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Port forwarding on Cisco 837

OK people,

I have a Cisco 837 with the 12.3.(4)T IOS and the PLUS feature set.
I have also loaded SDM V1.0.1b.
My private network uses the 10.0.0.0/24 network address range.

I have configured the router so that my internal network can access the external network using NAT. I have also secured the external interface so that it doesn't respond to any external request.

Now, what I'm attempting to do is have say port 80 on the external interface forwarded to port 80 on my server(10.0.0.1)
I am also looking to get a couple of other ports (WinMX) on the external interface forwarded to my client PC.

How do I do this? I would preferably like to do this via SDM as this is how I have configured the router already, but am willing to do this via access-list commands. I know I will need to learn the IOS access-list commands for my CCNA, but was hoping to try doing this via SDM untill I can get to the relevant point in my self taught course.

Thanks
:-)
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InteraX
Asked:
InteraX
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1 Solution
 
InteraXAuthor Commented:
Would this example work?
http://www.ifm.net.nz/cookbooks/nat.html
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chicagoanCommented:
First you'll have to setup static ip addresses for the web server and the box with WinMX
You'll have to permit  port 80 tcp for the web server, 6257 UDP  and 6699 TCP for WinMX.


<existing access list entries
access-list 101 permit tcp any any eq 6699
access-list 101 permit udp any any eq 6257

access-list 101 permit tcp any any eq 80
<access-list 101 deny ip any host 255.255.255.255>


and forward the requests to the machines

ip nat inside source static udp <winmx address> 6257 interface <outside interface> 6257
ip nat inside source static tcp <winmx address> 6699 interface <outside interface> 6699

ip nat inside source static tcp <web server address> 80 interface <outside interface> 80

and apply the access list

interface <outside interface>
  ip access-group 101 in

or apply these entries through the browser interface.

WinMX works without those ports open, though I'm not sure how well.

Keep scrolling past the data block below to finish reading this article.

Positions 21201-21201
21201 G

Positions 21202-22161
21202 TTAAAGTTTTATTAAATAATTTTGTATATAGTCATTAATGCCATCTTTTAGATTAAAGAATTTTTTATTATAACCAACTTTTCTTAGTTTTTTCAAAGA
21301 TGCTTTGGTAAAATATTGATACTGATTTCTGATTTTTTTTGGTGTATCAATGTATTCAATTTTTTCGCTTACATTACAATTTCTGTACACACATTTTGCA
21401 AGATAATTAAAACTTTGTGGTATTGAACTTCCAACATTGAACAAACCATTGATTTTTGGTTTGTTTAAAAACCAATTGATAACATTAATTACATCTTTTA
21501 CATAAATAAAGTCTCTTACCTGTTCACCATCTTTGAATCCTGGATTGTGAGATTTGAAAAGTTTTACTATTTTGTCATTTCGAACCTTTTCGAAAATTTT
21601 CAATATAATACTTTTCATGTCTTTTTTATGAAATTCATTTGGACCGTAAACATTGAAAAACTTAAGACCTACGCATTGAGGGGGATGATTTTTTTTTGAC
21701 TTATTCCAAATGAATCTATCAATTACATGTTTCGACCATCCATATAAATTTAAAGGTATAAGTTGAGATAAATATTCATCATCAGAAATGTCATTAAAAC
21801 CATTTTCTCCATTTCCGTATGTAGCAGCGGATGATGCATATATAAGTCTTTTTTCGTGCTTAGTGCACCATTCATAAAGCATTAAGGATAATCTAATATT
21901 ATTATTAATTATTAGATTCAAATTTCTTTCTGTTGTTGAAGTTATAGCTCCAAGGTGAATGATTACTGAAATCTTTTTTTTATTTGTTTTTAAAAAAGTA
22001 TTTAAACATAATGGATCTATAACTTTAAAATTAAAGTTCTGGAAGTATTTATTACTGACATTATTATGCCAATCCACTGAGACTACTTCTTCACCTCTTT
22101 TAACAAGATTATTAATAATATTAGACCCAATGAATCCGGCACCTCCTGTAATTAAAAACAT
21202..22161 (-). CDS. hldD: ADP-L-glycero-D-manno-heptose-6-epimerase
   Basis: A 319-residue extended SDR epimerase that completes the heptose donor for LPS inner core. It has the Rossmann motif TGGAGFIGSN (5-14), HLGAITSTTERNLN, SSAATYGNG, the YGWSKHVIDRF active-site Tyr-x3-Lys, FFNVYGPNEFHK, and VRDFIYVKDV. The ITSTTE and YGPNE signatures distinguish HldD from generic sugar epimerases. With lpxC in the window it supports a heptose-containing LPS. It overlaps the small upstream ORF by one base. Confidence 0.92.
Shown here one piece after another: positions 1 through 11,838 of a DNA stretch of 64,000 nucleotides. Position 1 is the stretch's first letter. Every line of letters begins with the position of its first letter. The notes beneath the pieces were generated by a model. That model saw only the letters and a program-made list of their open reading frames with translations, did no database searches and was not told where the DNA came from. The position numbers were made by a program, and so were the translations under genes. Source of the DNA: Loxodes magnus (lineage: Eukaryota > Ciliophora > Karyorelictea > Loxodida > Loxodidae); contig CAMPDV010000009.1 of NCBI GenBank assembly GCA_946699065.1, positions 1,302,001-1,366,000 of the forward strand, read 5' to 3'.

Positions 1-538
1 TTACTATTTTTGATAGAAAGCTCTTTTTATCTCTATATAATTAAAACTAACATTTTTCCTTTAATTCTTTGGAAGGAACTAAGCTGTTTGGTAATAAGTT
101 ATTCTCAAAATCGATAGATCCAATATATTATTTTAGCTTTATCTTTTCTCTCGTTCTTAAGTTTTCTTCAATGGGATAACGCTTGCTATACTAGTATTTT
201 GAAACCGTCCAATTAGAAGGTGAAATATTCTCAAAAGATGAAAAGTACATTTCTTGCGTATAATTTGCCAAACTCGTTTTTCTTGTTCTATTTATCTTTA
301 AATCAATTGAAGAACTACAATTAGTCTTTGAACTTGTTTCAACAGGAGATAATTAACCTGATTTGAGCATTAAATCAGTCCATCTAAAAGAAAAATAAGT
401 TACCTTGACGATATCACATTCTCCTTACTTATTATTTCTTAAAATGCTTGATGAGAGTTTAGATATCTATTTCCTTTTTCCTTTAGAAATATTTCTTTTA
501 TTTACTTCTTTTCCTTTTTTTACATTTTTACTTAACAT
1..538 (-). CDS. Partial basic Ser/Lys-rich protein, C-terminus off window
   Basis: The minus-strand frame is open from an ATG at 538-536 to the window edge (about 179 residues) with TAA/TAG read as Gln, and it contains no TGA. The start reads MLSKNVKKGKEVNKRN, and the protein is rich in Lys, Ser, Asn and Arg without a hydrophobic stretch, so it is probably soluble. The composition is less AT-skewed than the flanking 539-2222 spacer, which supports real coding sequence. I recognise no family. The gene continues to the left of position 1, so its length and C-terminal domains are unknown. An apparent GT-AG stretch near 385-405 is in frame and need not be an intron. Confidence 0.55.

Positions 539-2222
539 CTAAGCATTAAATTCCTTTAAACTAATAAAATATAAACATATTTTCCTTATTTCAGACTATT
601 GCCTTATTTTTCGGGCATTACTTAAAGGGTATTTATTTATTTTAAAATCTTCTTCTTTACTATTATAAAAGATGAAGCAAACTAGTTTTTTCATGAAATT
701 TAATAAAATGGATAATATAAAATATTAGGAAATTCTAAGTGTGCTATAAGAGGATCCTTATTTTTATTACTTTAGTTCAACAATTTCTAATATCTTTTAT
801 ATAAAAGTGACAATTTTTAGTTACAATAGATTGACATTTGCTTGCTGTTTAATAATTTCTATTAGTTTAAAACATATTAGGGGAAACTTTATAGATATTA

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InteraXAuthor Commented:
Thanks.
As the <outside interface> variable can I use dialer1?
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NicBreyCommented:
Yes, using dialer 1 is fine
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NicBreyCommented:
The ip nat statements of chacagoan is on the money for the inbound port forwarding.

For your users to access the internet using NAT, you will need:

Access list defining internal network:
access-list 1 permit 192.168.0.0  0.0.0.255           <--- assuming here that your private addresses are in the 192.168.0.0  255.255.255.0 range.

NAT statement:
ip nat inside source list 1 interface dialer 1 overload


The access list 101 on the outside interface will not allow the internal users to get onto the internet as it is not going to allow anything through except the port forwarding NAT traffic.

suggest you add the following as the first line of the access-list:
access-list 101 permit ip any any established

The established keyword only allows packets with the ACK or RST bit set through. Meaning that a session was innitiated from the internal network. If the SYN bit is set (someone from outside trying to establish a session), the packet will be discarded unless a match is found lower down the access-list.

The last line in brackets is not necessary. There is a implicit deny any any statement at the end of each access list.
Only usefull if you want to log wat is denied with the "log" keyword

access-list 101 deny ip any any log





 
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InteraXAuthor Commented:
Guys, I'm hyaving some problems here.
Sorry it's been so long in relying properly, but I can't seem to get this to work.
When I have the Access listr statements in place, the ports are closed. I have used shields-up on grc.com to test them. This is a good start. However, as soon as I put the nat statements in, they seem to be back in stealth mode.
Any ideas?
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